Ukraine's parliament, the Rada, gave its preliminary approval to a set of constitutional amendments that would grant special status for the oblasts of the Donbas region, and, it is hoped, end the rebellion that has rocked Ukraine's eastern provinces since February of last year. Progress toward a peaceful settlement along the lines set out by the Minsk II accord has been slow in coming, thanks in equal parts to Kiev's foot-dragging, Russia's regional ambitions and the fiercely independent streak that runs deep in Ukraine's eastern oblasts.

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The amendments are a far cry from the initial demands of the eastern rebels — who wanted control over borders and the ability to veto foreign policy moves such as EU and NATO membership — but the measure of independence over such matters as language, militias, judicial elections and cross-border collaboration with neighboring Russian regions is a painful but necessary step toward stability for Ukraine.

U.S. Assistant Secretary of State Victoria Nuland attended the vote and said the result shows that Ukraine is "doing its job" and keeping faith with the Minsk II accord. Nuland's presence during the vote shows the U.S. backs the constitutional amendments wholeheartedly, a sign of support which aroused suspicions among some Ukrainian commentators that Washington has made a backroom deal with Moscow to sacrifice Ukraine in exchange for Russian President Vladimir Putin's signature on the Iranian nuclear settlement. Nuland called such allegations "offensive."

The line coming from Europe is much the same as that from Washington, with German Chancellor Angela Merkel and French President François Hollande urging Ukrainian President Petro Poroshenko to accept "partial self-rule" for the Donetsk and Luhansk oblasts. Even Russia seems ready to accept watered-down version of the "federalism" it had previously advocated. The preliminary approval of the constitutional amendments marks the first step toward a reconciliation between Ukraine's staunchly divided factions and an end to the country's overly centralized, winner-takes-all political that which has alienated the predominantly Russian-speaking east.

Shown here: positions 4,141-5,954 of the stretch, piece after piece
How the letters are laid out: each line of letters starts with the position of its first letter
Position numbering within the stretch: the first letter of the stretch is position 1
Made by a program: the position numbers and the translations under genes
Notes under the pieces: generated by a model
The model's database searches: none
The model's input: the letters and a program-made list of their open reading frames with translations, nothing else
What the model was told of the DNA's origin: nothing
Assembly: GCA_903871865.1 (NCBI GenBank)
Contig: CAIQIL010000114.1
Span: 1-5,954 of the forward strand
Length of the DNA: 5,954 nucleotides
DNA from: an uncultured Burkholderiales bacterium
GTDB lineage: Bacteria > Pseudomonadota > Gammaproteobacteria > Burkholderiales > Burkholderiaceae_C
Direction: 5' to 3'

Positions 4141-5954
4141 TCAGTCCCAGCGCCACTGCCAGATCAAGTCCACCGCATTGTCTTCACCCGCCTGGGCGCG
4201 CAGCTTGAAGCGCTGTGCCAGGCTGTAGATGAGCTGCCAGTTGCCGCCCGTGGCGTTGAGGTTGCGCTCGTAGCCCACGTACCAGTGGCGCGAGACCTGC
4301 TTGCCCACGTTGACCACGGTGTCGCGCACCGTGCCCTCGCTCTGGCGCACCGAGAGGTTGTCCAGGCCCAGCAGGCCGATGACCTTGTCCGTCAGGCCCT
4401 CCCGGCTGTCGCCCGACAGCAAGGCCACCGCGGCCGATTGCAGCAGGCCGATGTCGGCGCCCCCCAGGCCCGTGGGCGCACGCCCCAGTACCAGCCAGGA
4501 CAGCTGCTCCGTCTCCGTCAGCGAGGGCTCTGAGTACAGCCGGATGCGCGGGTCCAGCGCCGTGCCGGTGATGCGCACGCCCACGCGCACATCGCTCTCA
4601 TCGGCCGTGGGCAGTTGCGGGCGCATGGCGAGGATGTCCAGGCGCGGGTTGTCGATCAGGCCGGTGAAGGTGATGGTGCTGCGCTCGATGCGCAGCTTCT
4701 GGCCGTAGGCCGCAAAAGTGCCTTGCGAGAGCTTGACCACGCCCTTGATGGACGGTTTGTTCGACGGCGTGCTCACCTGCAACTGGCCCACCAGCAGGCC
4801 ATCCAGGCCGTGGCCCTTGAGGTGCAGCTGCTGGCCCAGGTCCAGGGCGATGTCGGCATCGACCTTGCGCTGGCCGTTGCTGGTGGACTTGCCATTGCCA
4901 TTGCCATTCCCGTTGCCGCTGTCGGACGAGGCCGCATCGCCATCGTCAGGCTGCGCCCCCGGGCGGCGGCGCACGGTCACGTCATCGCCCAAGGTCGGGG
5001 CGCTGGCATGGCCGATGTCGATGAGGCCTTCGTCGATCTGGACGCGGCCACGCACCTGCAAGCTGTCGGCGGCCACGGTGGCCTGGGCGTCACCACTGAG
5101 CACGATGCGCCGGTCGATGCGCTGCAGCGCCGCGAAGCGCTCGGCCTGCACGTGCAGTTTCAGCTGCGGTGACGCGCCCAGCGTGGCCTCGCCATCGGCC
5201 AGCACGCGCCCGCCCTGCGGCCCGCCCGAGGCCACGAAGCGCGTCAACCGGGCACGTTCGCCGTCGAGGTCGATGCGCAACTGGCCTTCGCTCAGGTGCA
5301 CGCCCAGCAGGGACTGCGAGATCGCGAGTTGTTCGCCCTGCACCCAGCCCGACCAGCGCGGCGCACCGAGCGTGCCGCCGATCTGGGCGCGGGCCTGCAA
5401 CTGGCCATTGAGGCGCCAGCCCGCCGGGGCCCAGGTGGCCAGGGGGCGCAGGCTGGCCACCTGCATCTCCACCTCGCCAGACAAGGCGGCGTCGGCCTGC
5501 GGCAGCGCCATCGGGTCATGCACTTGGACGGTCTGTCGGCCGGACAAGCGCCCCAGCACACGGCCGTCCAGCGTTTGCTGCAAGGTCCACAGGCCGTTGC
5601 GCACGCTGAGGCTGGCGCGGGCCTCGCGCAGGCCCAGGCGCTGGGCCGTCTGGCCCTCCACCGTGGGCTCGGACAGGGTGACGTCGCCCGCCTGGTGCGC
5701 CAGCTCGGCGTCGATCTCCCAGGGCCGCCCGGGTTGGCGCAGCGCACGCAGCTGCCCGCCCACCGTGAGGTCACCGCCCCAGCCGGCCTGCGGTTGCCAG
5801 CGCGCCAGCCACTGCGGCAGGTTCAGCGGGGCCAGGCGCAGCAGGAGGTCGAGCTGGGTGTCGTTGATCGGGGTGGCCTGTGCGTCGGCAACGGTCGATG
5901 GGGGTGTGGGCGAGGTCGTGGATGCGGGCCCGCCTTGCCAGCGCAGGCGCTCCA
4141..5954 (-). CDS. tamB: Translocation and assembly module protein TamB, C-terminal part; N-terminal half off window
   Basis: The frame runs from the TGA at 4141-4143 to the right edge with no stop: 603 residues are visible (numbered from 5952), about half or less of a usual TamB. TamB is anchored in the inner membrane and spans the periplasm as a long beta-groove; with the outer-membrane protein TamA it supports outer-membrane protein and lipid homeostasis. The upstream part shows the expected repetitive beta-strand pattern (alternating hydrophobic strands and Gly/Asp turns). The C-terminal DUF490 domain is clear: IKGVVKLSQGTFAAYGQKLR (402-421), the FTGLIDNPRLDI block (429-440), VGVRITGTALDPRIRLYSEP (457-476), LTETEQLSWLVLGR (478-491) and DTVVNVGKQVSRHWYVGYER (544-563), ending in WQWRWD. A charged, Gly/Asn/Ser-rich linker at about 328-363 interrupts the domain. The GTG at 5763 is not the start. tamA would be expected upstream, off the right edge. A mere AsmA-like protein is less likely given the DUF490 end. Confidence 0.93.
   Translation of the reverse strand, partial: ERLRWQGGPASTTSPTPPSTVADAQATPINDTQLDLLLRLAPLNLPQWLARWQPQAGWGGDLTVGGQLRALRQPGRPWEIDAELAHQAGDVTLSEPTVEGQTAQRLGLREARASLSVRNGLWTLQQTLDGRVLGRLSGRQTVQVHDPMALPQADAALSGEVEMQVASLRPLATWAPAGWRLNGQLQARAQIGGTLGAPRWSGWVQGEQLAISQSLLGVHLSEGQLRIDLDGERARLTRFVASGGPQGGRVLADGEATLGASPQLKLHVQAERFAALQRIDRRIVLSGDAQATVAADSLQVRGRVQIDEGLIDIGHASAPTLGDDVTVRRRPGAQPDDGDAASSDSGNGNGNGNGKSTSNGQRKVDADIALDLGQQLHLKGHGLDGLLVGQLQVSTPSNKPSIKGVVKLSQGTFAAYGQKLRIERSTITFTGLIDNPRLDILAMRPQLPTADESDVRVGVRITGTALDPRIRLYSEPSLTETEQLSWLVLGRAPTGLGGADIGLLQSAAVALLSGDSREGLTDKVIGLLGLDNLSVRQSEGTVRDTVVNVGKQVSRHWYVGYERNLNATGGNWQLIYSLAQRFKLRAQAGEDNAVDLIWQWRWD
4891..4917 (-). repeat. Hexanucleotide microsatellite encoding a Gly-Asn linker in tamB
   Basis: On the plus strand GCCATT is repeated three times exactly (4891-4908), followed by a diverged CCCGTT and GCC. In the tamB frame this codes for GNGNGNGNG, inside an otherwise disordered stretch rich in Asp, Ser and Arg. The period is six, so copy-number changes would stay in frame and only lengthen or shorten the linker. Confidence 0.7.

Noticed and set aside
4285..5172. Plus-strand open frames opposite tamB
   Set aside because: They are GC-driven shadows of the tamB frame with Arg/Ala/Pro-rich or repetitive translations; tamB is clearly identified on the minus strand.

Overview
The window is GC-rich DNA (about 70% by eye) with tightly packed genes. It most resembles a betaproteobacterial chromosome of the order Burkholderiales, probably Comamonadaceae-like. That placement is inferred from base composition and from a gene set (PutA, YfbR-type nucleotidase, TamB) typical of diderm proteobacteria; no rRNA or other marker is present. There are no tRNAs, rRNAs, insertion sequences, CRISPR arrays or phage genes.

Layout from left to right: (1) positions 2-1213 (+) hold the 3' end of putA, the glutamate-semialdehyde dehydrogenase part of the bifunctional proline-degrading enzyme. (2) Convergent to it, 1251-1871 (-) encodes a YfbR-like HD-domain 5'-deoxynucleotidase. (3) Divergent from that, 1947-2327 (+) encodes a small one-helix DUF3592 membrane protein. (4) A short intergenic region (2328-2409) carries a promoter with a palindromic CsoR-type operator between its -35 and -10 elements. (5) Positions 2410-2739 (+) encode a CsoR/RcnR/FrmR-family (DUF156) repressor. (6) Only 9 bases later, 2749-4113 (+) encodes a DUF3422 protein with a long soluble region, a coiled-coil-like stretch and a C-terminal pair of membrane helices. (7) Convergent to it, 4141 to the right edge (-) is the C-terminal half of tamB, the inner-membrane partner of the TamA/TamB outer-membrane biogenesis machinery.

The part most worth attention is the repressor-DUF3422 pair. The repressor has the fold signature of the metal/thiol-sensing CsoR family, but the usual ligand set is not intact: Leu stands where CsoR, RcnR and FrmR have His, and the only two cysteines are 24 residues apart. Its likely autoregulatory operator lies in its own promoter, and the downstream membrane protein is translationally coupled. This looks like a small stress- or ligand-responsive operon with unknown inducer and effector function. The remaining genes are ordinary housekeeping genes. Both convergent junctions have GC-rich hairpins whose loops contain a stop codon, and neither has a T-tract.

For their part, the separatist leaders of Donetsk and Luhansk, Alexander Zakharchenko and Igor Plotnitsky, announced in early July that local elections would take place on Oct. 18 and Nov. 1, respectively. Zakharchenko and Plonitsky are trying to present regional autonomy as a fait accompli and they are not waiting around for Kiev to meet its obligations under the Minsk II peace accord. One way or another, the men in control of Donetsk and Luhansk will have the measure of independence they seek. The U.S., France, Germany and even Russia are all now essentially on the same page vis-a-vis autonomy for the Donbas. Meanwhile, the Rada, Poroshenko and Prime Minister Arseniy Yatsenyuk are playing a very slow game of catch-up with the facts on the ground, the terms of Minsk II and the economic consequences of losing the Donbas.

Despite Kiev's reluctance and occasional bombast, the reality is that Poroshenko and Yatsenyuk have no other option but to accept the eastern provinces' moves toward regional autonomy. Under the Minsk II accord and the law on temporary self-rule status for Donetsk and Luhansk passed in September last year, the Rada must make provisions for regional autonomy or risk a revival of the conflict and an insurmountable economic crisis.

Poroshenko, Yatsenyuk and their faction in parliament may not like how the decentralization process is proceeding — too quickly, and, as they see it, with the cart before the horse — but Ukraine's economic future depends on keeping the eastern provinces in Kiev's fold. Donetsk is Ukraine's most populous oblast and historically one of its most prosperous. Together with Luhansk, the two regions of the Donbas were home before the war to nearly 6 million people and produce about 17 percent of Ukraine's gross domestic product and 23 percent of its total industrial output. The crucial steel industry of the Donbas depends on high-quality coal imported from Russia, while much of the iron ore it uses comes from western Ukraine. Anthracite mined in the Donbas provides about 14 percent of power consumption in Ukraine's western provinces. Like it or not, Ukraine is united economically, if not yet politically.

The rebellion and its aftermath have frozen industrial output in the Donbass, forcing Kiev to seek emergency aid from the International Monetary Fund (IMF) and other parties just to keep the country solvent. International donors have made clear that integration of the wayward eastern provinces will be a precondition for any further financial assistance. Neither the western nor the eastern provinces are economically viable on their own, a fact that has also been pushed by civil society groups like Restoring Donbass. A divided Ukraine would put both halves in thrall, one to the EU, the US and the IMF; the other to Russia. Neither Kiev nor the separatist oblasts want this to happen. Compromise is essential to Ukraine's economic survival, a fact that leaders on both sides of the battle line are just beginning to realize.

Popova is a Russian-British freelance journalist with a focus on Eastern European politics and society.